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What should Cancer Patients do at this time of Pandemic – COVID 19!

Being diagnosed with cancer is almost always a bolt from the blue, changing life as you have known it, on its head. Adding to that stress now is the ongoing pandemic – Covid 19. A cancer patient is immuno-compromised and therefore at more risk from the corona virus. However, delaying treatment for fear of the virus may result in the cancer advancing to life threatening stages. So what should the patient do?

  1. First off, do not panic. Focus on what needs to be done to take the edge of the stress. Consult your doctor. The doctor will ascertain the type of cancer and carefully consider the risks of the cancer as against the risk from the virus. Depending on the cancer, if treatment calls for surgery, considering the Covid situation, the surgery may be delayed for a few months by giving chemotherapy, Hormone therapy or Radiotherapy. In some cases, Chemotherapy or Radiotherapy schedules could be altered to facilitate fewer visits to the hospital. Or in some cases, Chemotherapy could be administered orally in the form of tablets. For yet some very low grade cancers, treatment can even be delayed for a few weeks or months.
  1. Once the treatment protocol is decided, if you need go to the hospital for treatment, ask your doctor about precautions being taken in the hospital. Knowing what to expect will help. At VS Hospitals extreme precautions are taken for the safety of the patients as well as the healthcare workers.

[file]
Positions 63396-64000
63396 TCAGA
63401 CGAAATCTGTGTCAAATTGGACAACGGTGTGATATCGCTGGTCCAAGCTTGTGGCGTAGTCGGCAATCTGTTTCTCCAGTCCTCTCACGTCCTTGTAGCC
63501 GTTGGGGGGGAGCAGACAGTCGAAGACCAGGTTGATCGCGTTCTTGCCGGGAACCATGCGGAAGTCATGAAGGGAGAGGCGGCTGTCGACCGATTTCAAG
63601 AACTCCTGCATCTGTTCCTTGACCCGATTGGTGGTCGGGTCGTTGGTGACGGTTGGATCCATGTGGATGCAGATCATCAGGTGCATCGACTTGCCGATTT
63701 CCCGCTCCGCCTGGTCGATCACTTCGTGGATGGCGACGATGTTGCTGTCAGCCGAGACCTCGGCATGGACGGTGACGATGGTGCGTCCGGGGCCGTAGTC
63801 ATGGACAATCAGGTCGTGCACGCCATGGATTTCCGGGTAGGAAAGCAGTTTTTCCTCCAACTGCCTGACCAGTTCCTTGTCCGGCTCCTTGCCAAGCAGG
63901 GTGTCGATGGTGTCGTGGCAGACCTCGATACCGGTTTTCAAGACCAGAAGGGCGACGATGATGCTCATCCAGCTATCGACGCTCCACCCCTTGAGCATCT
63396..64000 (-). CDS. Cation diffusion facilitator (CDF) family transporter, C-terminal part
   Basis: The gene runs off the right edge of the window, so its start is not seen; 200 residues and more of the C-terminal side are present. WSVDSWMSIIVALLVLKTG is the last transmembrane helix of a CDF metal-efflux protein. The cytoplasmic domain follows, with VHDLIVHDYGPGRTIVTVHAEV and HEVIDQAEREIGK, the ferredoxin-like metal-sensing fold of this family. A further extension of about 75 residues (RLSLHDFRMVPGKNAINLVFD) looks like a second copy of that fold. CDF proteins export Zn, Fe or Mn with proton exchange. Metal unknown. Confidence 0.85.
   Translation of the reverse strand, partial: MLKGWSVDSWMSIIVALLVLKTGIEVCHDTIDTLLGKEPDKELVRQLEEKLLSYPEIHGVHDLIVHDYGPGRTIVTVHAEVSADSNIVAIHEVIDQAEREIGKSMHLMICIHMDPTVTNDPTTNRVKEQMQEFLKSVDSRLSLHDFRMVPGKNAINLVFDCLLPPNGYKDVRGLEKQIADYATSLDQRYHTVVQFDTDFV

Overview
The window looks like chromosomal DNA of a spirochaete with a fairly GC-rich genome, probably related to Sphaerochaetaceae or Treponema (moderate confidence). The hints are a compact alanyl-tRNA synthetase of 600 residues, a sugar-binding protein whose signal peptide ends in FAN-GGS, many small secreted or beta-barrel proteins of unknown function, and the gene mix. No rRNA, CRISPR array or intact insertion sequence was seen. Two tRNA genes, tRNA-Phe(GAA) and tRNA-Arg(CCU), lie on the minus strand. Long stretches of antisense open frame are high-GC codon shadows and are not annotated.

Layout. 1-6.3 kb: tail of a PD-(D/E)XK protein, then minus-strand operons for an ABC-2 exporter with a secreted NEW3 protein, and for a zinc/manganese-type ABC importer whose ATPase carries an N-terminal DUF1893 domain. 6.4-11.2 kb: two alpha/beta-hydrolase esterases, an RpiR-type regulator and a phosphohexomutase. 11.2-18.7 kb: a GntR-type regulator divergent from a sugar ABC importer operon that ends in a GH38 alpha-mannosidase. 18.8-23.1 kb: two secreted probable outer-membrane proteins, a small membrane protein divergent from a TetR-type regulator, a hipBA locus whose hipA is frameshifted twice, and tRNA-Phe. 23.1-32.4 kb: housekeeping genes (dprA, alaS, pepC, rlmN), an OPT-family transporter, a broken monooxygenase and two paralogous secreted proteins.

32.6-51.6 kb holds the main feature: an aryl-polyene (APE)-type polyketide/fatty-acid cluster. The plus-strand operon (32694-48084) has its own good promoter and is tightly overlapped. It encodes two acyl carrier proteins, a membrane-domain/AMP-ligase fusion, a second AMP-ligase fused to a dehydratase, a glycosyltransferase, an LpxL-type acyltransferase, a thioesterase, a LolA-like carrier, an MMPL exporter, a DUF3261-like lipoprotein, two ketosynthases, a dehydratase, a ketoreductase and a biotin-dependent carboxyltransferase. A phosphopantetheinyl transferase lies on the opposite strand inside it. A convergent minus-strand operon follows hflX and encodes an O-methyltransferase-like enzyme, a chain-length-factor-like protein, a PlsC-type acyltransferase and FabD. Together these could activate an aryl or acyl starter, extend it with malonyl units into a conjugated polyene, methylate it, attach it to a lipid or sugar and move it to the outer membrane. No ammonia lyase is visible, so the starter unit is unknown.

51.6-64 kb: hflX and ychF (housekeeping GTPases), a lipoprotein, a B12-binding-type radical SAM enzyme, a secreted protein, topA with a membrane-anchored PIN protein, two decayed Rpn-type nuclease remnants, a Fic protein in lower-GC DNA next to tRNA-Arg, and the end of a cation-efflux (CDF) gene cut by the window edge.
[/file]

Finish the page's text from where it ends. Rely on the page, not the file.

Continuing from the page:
• Intense screening of everyone entering the hospital premises.
  • Hand sanitizers provided at multiple locations across the hospital.
  • Insisting that everyone in the hospital premises wear masks and appropriate protective equipment.
  • Seating with safe social distancing.
  • Protective equipment for all patient facing health care workers
  • Frequent cleaning of premises with suitable cleaning agents.
  • Limiting of family members accompanying patients.
  • Admission as In-patient or taking up for procedures only if the patient is COVID negative.
  • Fumigation of rooms after every patient is discharged.
  • Separate isolation wards for patients who may be suspected to have COVID but are awaiting results.
  • Dedicated COVID treatment center in a separate location (2 kms away) to cater to patients who have become positive.
  • Dedicated infection control team overseeing the safety measures being taken and enforcing the adoption and adherence to the stringent safety protocols.
  • Minimize patient visits to the hospital by providing tele-consultation options to patients.
  1.  Ascertain what precautions you as an individual have to take. Contracting the virus may cause treatment to be stopped or paused. Follow the advice of the doctor and local authorities carefully.
  • Stay at home as much as possible.
  • Wear a mask.
  • Maintain a 6 feet distance from everybody.
  • Ask friends and family to help with groceries or medicine shopping or arrange for them to be delivered.
  • Ask your doctor about what symptoms need to be worried about and the line of contact if faced with any of the symptoms.
  • Insist that caregivers, friends and family visiting you take adequate precautions while outside and at home.
  1. Keep your body strong.
  • Sleep well so that you wake up well rested.
  • Eat healthy food. Include a lot of fresh fruits and vegetables in your diet.
  • Exercise daily.
  1. Fight off stress. Talk to a trusted friend or loved one about your fears and hopes. There are online groups for people suffering from cancer and cancer survivors. Connect with them and get motivated.
  1. If you are uncomfortable at any stage of the treatment go for a second opinion.
  1. Lastly, keep positive. Believe in the doctor and Trust the Almighty.

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